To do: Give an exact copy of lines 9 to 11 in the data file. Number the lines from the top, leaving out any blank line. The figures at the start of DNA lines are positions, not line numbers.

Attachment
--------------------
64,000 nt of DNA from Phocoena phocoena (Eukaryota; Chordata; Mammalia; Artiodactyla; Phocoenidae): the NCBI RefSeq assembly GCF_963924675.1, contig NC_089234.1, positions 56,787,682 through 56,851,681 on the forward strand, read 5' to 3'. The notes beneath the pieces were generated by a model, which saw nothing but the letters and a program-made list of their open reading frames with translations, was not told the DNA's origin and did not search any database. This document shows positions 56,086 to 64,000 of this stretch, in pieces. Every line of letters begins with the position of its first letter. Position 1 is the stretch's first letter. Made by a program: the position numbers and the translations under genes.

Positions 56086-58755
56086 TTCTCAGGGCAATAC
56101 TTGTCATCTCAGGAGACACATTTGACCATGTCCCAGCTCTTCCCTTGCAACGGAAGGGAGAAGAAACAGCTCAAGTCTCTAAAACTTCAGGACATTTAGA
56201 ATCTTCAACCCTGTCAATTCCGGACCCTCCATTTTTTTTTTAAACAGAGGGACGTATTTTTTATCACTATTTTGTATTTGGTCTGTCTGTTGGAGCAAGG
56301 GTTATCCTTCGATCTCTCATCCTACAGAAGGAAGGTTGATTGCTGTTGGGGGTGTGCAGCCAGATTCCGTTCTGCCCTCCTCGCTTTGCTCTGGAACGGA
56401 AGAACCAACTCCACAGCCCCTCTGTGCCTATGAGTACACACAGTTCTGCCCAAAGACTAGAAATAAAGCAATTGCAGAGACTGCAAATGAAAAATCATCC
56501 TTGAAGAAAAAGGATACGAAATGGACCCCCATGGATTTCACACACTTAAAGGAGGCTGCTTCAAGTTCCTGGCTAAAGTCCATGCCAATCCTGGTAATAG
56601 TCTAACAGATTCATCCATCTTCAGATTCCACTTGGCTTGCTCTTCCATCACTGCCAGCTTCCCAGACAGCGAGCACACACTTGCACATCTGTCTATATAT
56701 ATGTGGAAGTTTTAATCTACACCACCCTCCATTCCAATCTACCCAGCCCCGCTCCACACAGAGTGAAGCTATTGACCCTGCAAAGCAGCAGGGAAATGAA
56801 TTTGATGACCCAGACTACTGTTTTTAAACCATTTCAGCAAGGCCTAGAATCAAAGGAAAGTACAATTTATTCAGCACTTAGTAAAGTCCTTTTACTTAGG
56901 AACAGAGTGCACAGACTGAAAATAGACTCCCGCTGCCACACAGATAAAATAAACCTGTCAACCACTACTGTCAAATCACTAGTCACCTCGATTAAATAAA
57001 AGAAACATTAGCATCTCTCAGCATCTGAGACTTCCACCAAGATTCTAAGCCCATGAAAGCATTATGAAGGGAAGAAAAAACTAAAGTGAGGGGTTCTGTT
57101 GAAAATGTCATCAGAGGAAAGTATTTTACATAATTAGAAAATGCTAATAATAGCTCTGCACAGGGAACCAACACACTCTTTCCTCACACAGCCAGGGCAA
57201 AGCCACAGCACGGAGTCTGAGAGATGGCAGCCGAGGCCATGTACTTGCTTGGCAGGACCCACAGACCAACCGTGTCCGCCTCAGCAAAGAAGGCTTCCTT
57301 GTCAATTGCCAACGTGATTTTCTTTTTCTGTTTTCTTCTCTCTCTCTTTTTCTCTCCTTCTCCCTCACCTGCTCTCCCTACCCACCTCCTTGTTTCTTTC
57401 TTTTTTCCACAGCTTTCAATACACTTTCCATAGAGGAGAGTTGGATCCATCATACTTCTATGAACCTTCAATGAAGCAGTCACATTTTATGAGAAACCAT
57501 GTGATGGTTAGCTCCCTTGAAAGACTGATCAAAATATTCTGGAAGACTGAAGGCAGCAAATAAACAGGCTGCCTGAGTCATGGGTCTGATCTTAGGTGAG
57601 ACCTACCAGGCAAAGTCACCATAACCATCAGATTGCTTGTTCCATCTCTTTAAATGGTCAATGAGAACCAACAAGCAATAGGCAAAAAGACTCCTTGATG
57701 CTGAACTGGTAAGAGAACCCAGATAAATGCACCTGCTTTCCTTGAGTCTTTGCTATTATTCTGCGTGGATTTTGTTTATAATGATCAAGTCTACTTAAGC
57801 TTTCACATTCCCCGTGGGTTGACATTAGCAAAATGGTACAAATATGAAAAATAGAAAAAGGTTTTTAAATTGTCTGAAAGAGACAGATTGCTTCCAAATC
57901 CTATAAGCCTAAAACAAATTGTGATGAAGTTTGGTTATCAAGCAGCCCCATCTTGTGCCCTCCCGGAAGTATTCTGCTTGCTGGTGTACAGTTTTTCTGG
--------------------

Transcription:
56601 TCTAACAGATTCATCCATCTTCAGATTCCACTTGGCTTGCTCTTCCATCACTGCCAGCTTCCCAGACAGCGAGCACACACTTGCACATCTGTCTATATAT
56701 ATGTGGAAGTTTTAATCTACACCACCCTCCATTCCAATCTACCCAGCCCCGCTCCACACAGAGTGAAGCTATTGACCCTGCAAAGCAGCAGGGAAATGAA
56801 TTTGATGACCCAGACTACTGTTTTTAAACCATTTCAGCAAGGCCTAGAATCAAAGGAAAGTACAATTTATTCAGCACTTAGTAAAGTCCTTTTACTTAGG